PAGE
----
This is the amount of ultra-Orthodox renovation that was stopped during a demonstration

The Jerusalem Magistrate’s Court ruled that the police must compensate an ultra-Orthodox resident of Beit Shemesh and a witness on his behalf in the total amount of NIS 24,000; This follows a series of allegations of negligence and injustice on the part of the police, who arrested the ultra-Orthodox and held him in illegal detention.

The plaintiff was arrested on suspicion of involvement in an incident of throwing stones and blocking a road during a demonstration in support of “Mehadrin” bus lines that occurred in 2016. He was arrested early in the morning at his home, six days after the demonstration in question.

However, during his arrest, the police committed a series of injustices against him, following which he decided to sue the police, through his lawyer Itamar Ben Gvir. First, the prosecutor claimed that instead of arresting him in the morning, the police could have called for an investigation. In addition, the conditions of detention in which he was held were contrary to the Detention Act.

According to him, there was no bed, mattress or blanket in the detention cell, nor soap and toilet paper, and in addition he was not provided with kosher food in the court. And if that was not enough, several hours after his arrest, the police decided to conduct a humiliating search on his body.

But the “most disturbing point” in the plaintiff’s case, according to Judge Keren Miller’s ruling, concerns the conduct of the police after the plaintiff was due to be released from custody. In a hearing that took place in his case after his arrest in court, the court ordered his release on conditions, including the signing of a self-guarantee, a third-party guarantee and a monetary deposit.

The person who fulfilled the conditions for the release of the plaintiff is Y., a public activist in the ultra-Orthodox community at that time. Immediately after the hearing in which the court ordered the release of the plaintiff, Y. came up to arrange the deposit with the court secretariat. But later, when he approached the police station in the Russian compound to sign a bail, the station refused to allow him to sign on the grounds that it was only possible to sign at the police station in Beit Shemesh.

Y. contacted another person, named A., in order for him to sign at the station in Beit Shemesh. He arrived at the station in Beit Shemesh around 11:00 PM, but there he was told that there was no investigator at the station and therefore he could not sign and he had to go to the station in Jerusalem. According to the lawsuit, he contacted Y. and informed him about it, and as a result, Y. turned to the Lev HaBira station in Jerusalem again, but was told that there was no on-duty investigator and that he had to arrive later.

Even after he returned there was still no investigator at the station who could sign him for the required bail and he was forced to go and return again. When he returned to the station around 4:00, he was finally signed only around 5:00 in the morning. After this tract of things the plaintiff was released only around 6:00 a.m., almost a day after the court ordered his release.

After filing the lawsuit, the plaintiff requested that Y. testify before the court about what was done. However, when the evidentiary phase of the trial took place, Y. lived in England, and the trial took place in the middle of the Corona period. Therefore, the plaintiff requested that Y. testify by virtual means, such as in Zoom, but the prosecution objected and demanded that he physically appear for the hearing.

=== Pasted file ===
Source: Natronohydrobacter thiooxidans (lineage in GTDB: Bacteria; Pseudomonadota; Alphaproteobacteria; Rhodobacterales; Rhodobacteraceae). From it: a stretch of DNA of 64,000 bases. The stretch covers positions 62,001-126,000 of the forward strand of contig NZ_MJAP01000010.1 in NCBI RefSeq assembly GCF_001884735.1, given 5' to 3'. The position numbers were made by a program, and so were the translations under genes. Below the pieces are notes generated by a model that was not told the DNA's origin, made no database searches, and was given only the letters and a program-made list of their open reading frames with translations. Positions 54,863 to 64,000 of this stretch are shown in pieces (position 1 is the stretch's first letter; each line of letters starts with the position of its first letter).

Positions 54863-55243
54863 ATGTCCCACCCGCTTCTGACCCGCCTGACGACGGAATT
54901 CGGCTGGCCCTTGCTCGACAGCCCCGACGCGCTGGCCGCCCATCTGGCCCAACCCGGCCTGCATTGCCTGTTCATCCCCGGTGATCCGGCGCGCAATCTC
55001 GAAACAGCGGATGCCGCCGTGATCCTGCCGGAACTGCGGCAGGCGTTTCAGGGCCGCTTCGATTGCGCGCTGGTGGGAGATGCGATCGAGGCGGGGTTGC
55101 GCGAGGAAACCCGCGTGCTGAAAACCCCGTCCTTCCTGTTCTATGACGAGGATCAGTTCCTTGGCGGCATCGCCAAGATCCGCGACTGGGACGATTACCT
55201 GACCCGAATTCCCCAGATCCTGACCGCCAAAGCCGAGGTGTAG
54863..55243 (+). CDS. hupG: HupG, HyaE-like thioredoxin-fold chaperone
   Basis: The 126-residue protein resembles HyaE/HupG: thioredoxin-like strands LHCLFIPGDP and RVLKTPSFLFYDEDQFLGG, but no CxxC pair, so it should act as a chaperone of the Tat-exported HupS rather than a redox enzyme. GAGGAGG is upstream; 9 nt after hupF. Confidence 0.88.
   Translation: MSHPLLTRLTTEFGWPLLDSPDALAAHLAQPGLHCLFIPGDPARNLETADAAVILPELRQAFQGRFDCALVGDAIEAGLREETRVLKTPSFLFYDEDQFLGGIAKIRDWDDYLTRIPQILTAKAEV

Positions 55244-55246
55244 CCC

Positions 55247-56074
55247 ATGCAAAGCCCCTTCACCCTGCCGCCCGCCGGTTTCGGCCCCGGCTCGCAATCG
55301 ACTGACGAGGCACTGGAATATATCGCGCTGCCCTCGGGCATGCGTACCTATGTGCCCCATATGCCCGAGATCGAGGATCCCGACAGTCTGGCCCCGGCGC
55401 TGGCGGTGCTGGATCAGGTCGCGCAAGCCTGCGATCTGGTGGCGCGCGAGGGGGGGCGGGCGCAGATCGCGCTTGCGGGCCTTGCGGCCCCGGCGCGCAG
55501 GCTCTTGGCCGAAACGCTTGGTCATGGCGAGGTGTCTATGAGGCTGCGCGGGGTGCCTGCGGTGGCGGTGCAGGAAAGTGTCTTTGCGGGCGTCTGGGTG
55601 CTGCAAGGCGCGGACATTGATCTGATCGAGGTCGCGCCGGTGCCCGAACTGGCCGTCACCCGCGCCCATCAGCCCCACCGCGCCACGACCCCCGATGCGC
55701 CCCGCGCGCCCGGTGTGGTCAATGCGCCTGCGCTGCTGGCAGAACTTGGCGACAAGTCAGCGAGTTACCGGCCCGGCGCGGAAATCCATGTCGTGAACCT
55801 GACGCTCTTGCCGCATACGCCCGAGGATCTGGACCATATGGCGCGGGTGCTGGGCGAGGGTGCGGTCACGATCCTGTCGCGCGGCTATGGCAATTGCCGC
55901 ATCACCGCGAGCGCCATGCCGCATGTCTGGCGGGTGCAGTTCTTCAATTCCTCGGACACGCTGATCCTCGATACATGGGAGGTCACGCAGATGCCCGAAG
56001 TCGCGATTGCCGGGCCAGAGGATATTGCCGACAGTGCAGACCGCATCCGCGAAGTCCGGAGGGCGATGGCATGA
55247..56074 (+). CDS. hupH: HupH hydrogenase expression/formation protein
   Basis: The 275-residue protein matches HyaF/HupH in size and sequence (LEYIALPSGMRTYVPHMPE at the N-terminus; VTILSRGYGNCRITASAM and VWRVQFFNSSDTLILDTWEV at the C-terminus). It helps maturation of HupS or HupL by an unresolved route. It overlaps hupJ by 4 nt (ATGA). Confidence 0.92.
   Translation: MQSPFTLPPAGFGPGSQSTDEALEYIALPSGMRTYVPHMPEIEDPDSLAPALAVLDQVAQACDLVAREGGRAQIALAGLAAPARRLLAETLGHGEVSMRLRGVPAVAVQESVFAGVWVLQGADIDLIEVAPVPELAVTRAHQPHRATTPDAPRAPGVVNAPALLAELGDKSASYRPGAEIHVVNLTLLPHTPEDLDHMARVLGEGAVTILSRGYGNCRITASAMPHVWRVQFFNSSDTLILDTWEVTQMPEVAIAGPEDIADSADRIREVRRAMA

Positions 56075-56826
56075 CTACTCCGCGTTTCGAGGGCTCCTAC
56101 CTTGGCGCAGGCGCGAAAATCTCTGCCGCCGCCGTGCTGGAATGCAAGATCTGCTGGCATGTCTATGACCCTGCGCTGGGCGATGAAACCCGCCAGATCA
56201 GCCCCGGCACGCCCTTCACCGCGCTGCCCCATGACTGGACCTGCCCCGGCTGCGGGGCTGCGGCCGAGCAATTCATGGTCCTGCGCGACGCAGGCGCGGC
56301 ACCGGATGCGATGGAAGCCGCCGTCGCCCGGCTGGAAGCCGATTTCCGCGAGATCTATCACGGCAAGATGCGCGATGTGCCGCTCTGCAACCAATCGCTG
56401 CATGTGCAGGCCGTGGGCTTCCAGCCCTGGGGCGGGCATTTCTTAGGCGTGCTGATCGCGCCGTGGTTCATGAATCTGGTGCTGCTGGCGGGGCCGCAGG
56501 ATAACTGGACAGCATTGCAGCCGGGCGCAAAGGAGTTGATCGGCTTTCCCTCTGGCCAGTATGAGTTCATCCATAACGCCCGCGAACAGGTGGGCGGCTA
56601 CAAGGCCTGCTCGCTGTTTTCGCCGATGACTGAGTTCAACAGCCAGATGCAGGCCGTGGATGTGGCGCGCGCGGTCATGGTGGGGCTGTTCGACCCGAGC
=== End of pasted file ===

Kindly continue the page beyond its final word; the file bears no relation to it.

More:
Following the prosecution’s opposition, Y. was forced to fly to Israel, undergo negative corona tests, and even go into 10-day solitary confinement on his return to England – all at a cost of thousands of shekels.

In her ruling, Judge Keren Miller wrote that “if the plaintiff had insisted and submitted a request to testify Y. through a visual committee I would have responded to this despite the prosecution’s objection, but the plaintiff’s lack of insistence following the prosecution’s objection to his duty cannot be attributed.” Accordingly, the judge ruled that the state would compensate the witness in the total amount of NIS 10,170. With regard to the prosecution’s conduct, she wrote: “It cannot be avoided to remark that the prosecution’s conduct in the case of this witness is puzzling and it seemed that an attempt was made to burden the plaintiff as much as possible without justification.”

As for the poor conditions in which the plaintiff was in custody, the judge wrote that the police “did not bring any evidence to refute the plaintiff’s allegations in this matter.” Regarding the humiliating search conducted on him, the judge ruled that the search was done illegally, and it is not clear why it was necessary, as it was conducted several hours after the arrest was made, noting that the plaintiff is a 56-year-old man with no criminal record. Following the series of said injustices, the judge ruled that the state must compensate the plaintiff with NIS 13,000.

The prosecutor’s attorney, Adv. Itamar Ben Gvir, said: “I am happy with the court’s decision, which is once again sending the police, for the umpteenth time, a clear message: The ultra-Orthodox also have rights in the State of Israel. The unbearable ease with which the police deny religious and ultra-Orthodox detainees such basic rights should keep sleep out of the eyes of every law-abiding citizen in the State of Israel. “

Ben Gvir added that “for this reason I am coming to the next Knesset – to change from the root the discriminatory attitude of the police and the law enforcement system against the ultra-Orthodox.”